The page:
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J Microbiol. 2005 Feb;43 Spec No:118-31.

Molecular Pathogenesis of Vibrio vulnificus.

Author information

1
Department of Molecular Genetics and Microbiology, University of Florida College of Medicine PO Box 100266, Gainesville, FL 32610-0266, USA. gulig@ufl.edu

Abstract

Vibrio vulnificus is an opportunistic pathogen of humans that has the capability of causing rare, yet devastating disease. The bacteria are naturally present in estuarine environments and frequently contaminate seafoods. Within days of consuming uncooked, contaminated seafood, predisposed individuals can succumb to sepsis. Additionally, in otherwise healthy people, V. vulnificus causes wound infection that can require amputation or lead to sepsis. These diseases share the characteristics that the bacteria multiply extremely rapidly in host tissues and cause extensive damage. Despite the analysis of virulence for over 20 years using a combination of animal and cell culture models, surprisingly little is known about the mechanisms by which V. vulnificus causes disease. This is in part because of differences observed using animal models that involve infection with bacteria versus injection of toxins. However, the increasing use of genetic analysis coupled with detailed animal models is revealing new insight into the pathogenesis of V. vulnificus disease.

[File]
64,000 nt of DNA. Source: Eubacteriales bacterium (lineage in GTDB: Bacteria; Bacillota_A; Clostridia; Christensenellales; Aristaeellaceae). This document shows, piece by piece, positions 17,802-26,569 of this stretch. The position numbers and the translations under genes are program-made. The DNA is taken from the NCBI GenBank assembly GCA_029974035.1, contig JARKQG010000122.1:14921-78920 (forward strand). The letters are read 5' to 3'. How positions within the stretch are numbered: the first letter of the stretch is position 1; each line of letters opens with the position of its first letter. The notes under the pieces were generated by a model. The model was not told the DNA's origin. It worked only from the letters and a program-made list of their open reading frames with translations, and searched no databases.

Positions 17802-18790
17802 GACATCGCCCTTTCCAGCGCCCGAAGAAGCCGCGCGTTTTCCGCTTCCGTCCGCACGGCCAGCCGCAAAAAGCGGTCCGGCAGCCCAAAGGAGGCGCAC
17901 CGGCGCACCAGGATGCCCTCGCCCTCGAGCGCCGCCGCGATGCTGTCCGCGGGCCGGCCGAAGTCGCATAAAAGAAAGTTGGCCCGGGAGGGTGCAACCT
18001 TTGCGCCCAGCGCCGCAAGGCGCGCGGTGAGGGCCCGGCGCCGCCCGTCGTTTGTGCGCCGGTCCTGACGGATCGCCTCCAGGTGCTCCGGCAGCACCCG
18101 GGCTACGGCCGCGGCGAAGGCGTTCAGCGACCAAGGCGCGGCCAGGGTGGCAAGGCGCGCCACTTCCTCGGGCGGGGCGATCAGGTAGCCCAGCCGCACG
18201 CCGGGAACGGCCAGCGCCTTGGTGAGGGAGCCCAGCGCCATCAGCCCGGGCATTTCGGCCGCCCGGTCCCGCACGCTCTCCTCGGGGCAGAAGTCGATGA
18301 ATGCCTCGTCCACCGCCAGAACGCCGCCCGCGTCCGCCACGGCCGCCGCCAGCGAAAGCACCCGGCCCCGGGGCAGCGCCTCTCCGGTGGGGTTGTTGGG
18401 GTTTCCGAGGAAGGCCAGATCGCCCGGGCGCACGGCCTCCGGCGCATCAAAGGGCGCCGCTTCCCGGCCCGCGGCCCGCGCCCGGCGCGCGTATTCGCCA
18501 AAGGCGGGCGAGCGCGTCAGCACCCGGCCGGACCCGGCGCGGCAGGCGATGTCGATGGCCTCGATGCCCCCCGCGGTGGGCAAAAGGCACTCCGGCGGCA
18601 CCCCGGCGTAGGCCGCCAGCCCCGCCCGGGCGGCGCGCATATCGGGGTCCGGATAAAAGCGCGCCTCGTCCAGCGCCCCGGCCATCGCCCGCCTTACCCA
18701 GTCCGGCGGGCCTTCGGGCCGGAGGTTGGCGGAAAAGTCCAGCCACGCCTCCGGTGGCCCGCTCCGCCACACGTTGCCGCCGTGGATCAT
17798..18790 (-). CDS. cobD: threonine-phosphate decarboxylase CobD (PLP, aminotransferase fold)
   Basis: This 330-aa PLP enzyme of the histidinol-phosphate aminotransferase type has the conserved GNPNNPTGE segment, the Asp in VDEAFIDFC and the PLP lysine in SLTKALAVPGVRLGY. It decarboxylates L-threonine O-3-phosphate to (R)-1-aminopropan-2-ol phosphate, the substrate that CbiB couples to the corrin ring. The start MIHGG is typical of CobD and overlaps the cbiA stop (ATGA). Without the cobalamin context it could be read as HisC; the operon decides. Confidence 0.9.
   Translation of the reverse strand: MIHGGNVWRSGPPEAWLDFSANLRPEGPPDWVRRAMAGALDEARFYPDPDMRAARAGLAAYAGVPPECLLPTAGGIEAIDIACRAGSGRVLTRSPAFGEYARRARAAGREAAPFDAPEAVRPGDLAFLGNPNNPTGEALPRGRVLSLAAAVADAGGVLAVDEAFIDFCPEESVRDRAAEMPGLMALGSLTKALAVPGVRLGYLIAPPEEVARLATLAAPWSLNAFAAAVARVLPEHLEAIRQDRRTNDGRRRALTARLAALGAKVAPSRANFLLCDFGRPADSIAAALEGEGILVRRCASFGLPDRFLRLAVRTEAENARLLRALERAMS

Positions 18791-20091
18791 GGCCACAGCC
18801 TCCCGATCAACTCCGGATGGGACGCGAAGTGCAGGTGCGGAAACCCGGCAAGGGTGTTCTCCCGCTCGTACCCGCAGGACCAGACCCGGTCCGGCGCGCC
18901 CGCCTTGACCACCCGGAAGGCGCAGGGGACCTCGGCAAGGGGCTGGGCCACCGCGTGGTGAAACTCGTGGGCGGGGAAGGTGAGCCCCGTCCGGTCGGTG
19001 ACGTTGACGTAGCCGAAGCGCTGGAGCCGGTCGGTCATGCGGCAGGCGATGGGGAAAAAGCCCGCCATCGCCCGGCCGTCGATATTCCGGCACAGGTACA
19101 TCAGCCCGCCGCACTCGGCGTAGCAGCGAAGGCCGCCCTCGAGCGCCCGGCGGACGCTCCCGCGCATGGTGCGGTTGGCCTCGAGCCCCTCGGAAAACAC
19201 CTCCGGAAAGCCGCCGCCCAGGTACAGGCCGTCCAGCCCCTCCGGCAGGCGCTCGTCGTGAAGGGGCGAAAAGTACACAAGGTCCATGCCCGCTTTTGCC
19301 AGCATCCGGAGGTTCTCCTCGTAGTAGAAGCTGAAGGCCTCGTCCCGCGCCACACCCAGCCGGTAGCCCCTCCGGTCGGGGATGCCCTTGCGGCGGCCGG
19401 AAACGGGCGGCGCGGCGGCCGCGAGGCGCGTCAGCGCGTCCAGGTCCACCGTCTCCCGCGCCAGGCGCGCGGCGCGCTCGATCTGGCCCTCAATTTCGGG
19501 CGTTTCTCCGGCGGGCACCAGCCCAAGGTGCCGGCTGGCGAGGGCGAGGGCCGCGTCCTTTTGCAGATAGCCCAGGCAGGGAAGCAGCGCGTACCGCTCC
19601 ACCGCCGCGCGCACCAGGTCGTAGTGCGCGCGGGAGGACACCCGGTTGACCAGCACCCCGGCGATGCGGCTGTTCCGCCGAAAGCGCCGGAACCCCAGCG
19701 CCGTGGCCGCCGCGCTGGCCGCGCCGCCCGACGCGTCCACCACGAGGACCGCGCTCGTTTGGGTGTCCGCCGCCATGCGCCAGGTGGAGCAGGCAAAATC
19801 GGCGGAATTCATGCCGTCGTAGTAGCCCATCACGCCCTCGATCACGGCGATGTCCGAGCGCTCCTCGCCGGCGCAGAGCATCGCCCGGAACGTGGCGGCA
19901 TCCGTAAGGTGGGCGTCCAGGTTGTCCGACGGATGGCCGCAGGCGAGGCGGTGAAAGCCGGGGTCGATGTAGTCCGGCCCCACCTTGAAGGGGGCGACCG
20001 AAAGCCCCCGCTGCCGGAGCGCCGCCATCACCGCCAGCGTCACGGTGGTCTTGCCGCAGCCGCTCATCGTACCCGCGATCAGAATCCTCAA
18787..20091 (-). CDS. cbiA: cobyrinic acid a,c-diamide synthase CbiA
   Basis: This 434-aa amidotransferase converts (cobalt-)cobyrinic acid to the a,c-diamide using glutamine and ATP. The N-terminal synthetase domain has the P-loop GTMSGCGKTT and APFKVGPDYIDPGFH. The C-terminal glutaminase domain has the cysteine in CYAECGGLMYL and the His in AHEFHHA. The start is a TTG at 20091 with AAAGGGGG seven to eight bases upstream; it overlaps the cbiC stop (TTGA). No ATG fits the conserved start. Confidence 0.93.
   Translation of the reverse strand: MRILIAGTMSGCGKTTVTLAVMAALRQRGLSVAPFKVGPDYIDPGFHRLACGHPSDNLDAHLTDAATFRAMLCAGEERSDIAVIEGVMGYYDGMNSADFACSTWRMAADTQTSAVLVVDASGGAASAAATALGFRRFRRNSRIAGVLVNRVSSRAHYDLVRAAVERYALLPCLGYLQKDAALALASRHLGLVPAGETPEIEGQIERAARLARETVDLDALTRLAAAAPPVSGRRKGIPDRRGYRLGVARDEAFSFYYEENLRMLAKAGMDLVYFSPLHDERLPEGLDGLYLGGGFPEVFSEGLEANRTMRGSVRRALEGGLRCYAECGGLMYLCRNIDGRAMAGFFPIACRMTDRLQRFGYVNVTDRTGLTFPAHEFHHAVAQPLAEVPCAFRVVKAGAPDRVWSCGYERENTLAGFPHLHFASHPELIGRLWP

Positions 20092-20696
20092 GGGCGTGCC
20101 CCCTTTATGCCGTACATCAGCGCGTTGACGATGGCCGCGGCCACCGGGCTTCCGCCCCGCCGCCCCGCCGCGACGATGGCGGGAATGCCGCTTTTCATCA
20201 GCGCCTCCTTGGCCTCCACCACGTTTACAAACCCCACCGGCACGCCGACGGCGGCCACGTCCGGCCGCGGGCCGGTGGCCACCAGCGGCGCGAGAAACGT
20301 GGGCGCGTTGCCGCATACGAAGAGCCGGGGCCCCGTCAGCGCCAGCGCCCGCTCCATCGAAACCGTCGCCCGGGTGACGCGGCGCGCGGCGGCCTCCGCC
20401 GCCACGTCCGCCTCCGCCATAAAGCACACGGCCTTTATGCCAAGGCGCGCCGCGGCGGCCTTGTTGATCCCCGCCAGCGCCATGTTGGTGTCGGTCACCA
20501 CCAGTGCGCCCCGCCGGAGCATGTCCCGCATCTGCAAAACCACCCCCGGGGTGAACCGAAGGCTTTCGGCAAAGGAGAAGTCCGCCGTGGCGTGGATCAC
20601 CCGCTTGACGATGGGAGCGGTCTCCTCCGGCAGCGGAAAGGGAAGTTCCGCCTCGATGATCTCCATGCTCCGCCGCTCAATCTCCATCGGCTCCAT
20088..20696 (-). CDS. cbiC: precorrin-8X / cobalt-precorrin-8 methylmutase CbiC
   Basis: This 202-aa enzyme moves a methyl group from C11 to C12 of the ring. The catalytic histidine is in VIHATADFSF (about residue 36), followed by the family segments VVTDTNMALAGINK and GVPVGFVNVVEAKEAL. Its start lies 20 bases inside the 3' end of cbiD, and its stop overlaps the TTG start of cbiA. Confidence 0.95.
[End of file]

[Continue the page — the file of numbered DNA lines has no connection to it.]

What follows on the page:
PMID:
15765065
[Indexed for MEDLINE]

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